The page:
I don’t want to be so presumptuous that would you remember me straight away. I was part of the class of 1990. I was outspoken. I was a frequent in-class-contributor. I was full of misplaced, youthful energy. I was also a pain in the ass. I took every course you taught. I can remember flashes of each; the moments that mattered most. Unfortunately I can’t remember all of it, but artifacts like these help.
I hope you don’t mind an old student dropping you a line. I felt compelled to do so. I wanted to tell you that you made a lasting impact on one of your students — even if it took twenty-five years for this fool to see what was so obvious to you then.
That is life though? Sometimes now isn’t the right time. Sometimes you need time to go out and encounter life on your own terms. Sometimes you need to experience yourself before you can understand yourself.
For the last eleven years I have been doing just that. I am writing to you now from my flat in London. I have been living in London for the past four years. Prior to that I lived in Sydney, Australia for five years. Prior to that I lived in Florida and prior to that in Boston. My wife and I have been on a bit of a world tour since we married back in 2001.
The cause for each of our moves was to advance my wife’s career. The effect was that I constantly had to disrupt mine. Every time we moved for my wife’s job meant that I had to quit mine and look for a new one wherever we landed. Sometimes that was on local soil and sometimes in a foreign land. Either way it meant that I needed go out and convince some company I was worth taking on as an employee.
It was a challenge to do this repeatedly in countries and cultures that were new to me. I quickly realized that the challenge wasn’t about me getting to know my new environment. The true challenge was about me getting to know myself.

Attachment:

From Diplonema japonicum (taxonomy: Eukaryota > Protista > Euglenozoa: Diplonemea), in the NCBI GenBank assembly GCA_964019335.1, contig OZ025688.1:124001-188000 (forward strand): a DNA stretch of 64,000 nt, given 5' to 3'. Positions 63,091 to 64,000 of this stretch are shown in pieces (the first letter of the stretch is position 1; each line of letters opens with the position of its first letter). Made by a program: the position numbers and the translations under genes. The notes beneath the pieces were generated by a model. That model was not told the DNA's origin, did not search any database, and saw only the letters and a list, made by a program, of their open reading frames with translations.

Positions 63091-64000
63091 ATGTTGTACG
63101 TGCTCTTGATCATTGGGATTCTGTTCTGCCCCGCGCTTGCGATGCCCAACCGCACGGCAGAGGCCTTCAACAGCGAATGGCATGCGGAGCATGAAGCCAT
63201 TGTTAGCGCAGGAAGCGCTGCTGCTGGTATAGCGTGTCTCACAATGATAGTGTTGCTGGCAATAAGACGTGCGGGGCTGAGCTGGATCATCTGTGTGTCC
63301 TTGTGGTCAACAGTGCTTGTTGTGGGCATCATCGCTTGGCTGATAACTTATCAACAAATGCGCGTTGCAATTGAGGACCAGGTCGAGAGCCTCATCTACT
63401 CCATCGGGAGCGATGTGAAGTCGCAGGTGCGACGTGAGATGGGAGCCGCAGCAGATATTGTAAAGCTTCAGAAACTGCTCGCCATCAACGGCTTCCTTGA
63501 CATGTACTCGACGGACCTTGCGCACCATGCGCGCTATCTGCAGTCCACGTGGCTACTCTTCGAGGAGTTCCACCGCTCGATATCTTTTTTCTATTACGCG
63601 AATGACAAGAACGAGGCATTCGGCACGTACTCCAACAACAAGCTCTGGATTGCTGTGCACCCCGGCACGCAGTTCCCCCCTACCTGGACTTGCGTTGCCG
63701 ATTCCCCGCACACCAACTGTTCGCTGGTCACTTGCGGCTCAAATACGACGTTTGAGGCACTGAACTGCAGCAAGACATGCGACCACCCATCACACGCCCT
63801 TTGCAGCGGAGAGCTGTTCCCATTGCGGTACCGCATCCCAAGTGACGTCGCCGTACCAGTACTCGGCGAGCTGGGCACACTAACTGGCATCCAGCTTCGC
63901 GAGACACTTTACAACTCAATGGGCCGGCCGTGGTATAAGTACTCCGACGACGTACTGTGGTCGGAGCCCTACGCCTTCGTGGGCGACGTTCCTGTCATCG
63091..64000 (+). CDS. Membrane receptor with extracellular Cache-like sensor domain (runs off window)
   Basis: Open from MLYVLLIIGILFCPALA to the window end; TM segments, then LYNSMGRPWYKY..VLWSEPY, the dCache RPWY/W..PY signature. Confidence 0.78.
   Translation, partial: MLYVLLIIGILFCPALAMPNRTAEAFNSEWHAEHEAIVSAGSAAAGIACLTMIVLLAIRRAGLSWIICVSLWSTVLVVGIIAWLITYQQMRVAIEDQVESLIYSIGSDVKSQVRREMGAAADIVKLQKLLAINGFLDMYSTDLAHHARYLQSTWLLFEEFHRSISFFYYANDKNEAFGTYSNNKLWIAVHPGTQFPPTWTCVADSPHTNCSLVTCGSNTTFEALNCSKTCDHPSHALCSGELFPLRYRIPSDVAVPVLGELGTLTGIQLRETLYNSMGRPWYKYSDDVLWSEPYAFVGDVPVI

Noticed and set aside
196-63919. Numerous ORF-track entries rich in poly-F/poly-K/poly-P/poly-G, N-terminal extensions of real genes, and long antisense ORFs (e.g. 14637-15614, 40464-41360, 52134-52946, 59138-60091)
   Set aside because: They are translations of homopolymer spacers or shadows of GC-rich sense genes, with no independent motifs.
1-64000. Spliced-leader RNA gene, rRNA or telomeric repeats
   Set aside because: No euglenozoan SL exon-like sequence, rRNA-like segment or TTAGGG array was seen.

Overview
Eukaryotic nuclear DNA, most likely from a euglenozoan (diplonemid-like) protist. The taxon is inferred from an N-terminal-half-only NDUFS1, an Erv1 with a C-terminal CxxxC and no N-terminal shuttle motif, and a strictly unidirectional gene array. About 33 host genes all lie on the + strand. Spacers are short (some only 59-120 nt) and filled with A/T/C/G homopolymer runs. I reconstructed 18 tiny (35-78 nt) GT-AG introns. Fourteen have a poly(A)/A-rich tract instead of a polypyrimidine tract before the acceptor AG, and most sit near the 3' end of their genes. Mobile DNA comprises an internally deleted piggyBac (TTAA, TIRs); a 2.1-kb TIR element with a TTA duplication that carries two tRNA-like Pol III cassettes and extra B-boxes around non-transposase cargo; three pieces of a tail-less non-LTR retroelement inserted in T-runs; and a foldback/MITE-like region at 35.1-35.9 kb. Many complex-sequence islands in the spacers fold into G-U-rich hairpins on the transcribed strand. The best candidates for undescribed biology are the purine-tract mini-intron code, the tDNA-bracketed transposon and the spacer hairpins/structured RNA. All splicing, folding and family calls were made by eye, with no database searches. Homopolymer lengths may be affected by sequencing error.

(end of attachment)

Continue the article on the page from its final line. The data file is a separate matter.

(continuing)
I have spent a lot of time trying to do just that. Trying to understand what it is that really makes me tick; what my purpose in life is; what I have to offer; why the hell I am here; what the hell does it all mean.
Yes, I have been on that existential trip we all take at one point or another. Some people take the full trip. Others travel down that road only as far as their fear will let them and then they turn back. I have chosen to see it until the end; buy the ticket, take the ride.
I will save you from all the gory details of what I have learned (and it has been A LOT) and will jump straight to why I am writing you: your reply to my essay back in 1989.
There are so many truths in your reply that it makes me laugh out loud to (at?) myself when I read it. There are so many points that you were trying to make, and make simple enough for the young me to understand … but, I just couldn’t at that point in time. For instance, you said this:
“One of my goals is to allow absolute individual responsibility, including any and all consequences good and bad just as the real world will do.“
That’s a heavy message — one that I couldn’t grasp back then. I can now understand the wisdom in this. From this point of view, or of someone like Sartre, I can see the value of that existential responsibility that we all have: to own our choices and decisions in life, to make them in good faith, o take responsibility for the outcomes and to find freedom in the act of doing so.